Made 'Lifestyle Choice'
The last time I heard anyone use the obnoxious phrase "lifestyle choice" to describe a gay person's sexual orientation was during the Bill Clinton presidency when the gays were accused of wanting "special rights."
Today the Washington Post's gay kapo Jonathan Capehart shares a video interview he conducted on Monday with senior White House adviser Valerie Jarrett. She clearly states a belief that Minnesota gay teen Justin Aarberg, who committed suicide in July after being bullied, made a "lifestyle choice."
Listen to Jarrett's nonsense at the 4:20 mark:
What an outrage to claim that the 15-year-old Aarberg made a choice to be gay, and that sexual orientation is a lifestyle. Did she get her talking points from Tony Perkins and the Family Research Council? It's doubly offensive that Capehart makes no effort to point out how dangerous Jarrett's thinking is.
If Capehart were willing to risk his White House access to events like a Latina Fiesta night, he might have taken his tongue off Jarrett and Obama's posteriors and challenged her employment of "lifestyle choice" in speaking about the support of the Aarberg family for their gay son and brother.
With friends like Jarrett and gay reporters such as Capehart, why worry about our enemies at the Family Research Council, National Organization for Marriage and the Mormon Church?
Here's a transcript of the pertinent section:
Capeheart: One of the things you've put a spotlight on, and to veer sharply away from infrastructure, and that was on the rash of suicides of gay youth. You gave a speech to the Human Rights Campaign annual dinner, where you named the victims. You talked about the President's committment to making a more inclusive, tolerant, accepting country. Why did you feel it was important to deliver that message, and deliver it there?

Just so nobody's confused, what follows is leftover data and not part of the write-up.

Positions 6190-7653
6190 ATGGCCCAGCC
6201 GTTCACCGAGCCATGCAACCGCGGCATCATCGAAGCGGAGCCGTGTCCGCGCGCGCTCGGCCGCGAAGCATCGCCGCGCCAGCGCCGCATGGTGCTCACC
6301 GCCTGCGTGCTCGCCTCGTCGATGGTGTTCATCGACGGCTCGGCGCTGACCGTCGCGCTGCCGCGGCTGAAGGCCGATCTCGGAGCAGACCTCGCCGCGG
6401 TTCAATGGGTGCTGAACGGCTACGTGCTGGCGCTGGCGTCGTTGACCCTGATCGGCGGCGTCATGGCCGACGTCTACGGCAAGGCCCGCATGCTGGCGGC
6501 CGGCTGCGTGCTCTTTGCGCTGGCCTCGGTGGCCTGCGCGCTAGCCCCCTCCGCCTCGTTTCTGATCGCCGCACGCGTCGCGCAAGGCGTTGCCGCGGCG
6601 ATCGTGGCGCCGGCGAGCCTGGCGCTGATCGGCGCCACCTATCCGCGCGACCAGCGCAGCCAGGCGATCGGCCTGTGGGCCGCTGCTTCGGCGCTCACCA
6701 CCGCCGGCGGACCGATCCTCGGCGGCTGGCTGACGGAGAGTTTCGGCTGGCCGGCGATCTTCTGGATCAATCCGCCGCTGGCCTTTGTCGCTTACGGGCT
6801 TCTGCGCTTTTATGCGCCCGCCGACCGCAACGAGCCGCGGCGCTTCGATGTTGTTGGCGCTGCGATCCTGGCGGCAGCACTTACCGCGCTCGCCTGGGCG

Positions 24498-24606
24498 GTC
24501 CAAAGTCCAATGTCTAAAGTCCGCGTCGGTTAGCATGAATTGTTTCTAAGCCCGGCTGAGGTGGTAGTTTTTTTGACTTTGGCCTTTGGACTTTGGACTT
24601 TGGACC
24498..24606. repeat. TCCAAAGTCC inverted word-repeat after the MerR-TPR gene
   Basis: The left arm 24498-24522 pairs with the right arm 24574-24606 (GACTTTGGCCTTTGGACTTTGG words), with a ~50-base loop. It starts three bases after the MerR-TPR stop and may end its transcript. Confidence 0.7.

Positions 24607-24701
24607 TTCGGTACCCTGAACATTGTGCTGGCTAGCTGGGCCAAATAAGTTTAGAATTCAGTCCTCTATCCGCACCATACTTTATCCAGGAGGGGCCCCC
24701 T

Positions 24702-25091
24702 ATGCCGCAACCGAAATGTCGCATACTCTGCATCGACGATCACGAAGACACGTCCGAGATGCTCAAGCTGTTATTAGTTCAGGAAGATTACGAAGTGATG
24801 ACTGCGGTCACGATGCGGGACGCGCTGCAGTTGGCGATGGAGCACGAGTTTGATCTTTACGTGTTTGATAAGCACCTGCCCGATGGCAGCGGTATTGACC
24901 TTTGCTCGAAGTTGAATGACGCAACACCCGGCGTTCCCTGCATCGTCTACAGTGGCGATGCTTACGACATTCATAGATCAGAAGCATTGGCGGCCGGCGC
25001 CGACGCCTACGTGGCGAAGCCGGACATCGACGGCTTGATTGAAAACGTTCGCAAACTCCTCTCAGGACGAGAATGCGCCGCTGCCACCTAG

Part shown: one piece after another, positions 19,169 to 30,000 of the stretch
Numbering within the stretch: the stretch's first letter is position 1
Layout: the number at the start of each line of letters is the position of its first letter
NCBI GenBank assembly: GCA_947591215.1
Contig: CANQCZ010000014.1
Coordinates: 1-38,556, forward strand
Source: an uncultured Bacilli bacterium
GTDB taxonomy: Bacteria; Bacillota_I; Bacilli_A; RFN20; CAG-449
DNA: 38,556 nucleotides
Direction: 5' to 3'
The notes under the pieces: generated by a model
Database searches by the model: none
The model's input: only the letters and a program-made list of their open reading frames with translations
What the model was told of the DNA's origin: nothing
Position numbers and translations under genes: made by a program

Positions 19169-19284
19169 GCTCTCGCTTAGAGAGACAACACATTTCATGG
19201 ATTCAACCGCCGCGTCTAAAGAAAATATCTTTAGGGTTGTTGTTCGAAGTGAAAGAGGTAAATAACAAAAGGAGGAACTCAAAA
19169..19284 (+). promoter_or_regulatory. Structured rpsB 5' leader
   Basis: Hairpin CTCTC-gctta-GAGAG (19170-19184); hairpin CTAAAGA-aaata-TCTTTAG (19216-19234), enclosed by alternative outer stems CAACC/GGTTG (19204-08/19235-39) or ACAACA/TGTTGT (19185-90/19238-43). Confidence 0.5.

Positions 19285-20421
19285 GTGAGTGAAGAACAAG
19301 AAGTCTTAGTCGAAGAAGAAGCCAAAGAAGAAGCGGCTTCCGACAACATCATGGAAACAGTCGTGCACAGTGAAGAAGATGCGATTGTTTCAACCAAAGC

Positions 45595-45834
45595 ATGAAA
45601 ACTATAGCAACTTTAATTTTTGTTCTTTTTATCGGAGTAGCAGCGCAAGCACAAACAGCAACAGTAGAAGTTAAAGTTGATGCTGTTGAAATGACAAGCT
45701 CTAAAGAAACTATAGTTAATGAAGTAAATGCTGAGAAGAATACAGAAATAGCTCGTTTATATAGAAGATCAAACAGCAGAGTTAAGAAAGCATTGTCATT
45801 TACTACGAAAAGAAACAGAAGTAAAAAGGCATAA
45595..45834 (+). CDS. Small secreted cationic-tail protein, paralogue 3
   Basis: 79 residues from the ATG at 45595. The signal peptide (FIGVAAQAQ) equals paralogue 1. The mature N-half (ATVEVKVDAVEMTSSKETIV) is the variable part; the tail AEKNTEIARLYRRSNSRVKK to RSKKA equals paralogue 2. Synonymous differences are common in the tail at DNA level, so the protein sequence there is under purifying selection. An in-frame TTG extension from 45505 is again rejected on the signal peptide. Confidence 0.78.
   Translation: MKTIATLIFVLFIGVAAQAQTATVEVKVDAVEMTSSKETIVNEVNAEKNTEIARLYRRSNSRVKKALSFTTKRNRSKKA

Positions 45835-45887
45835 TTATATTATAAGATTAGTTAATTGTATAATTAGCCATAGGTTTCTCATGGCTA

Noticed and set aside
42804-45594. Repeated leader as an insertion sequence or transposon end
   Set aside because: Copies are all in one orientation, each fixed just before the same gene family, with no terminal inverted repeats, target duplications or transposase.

Jarrett: Well, I think what we've seen over the last few months are some very tragic deaths of young people, our children. And avoidable deaths. They were driven to committ suicide because they were being harassed in school, and driven to do something that no child should ever be driven to do. And in many cases, the parents are doing a good job. Their families are supportive. Before I spoke at the HRC dinner, I met backstage with Tammy Aarberg, her son Andrew. These are good people. They were aware that their son was gay. They embraced him. They loved him. They supported his lifestyle choice.
But yet when he left the home & he went to school, he was tortured by his classmates. What the President asked me to do was to go and deliver his message that this is an issue that's important and it needs to be addressed now. We've got to stop condoning this in the school, and acting like this is a rite of passage or something that we can't do anything about. [...]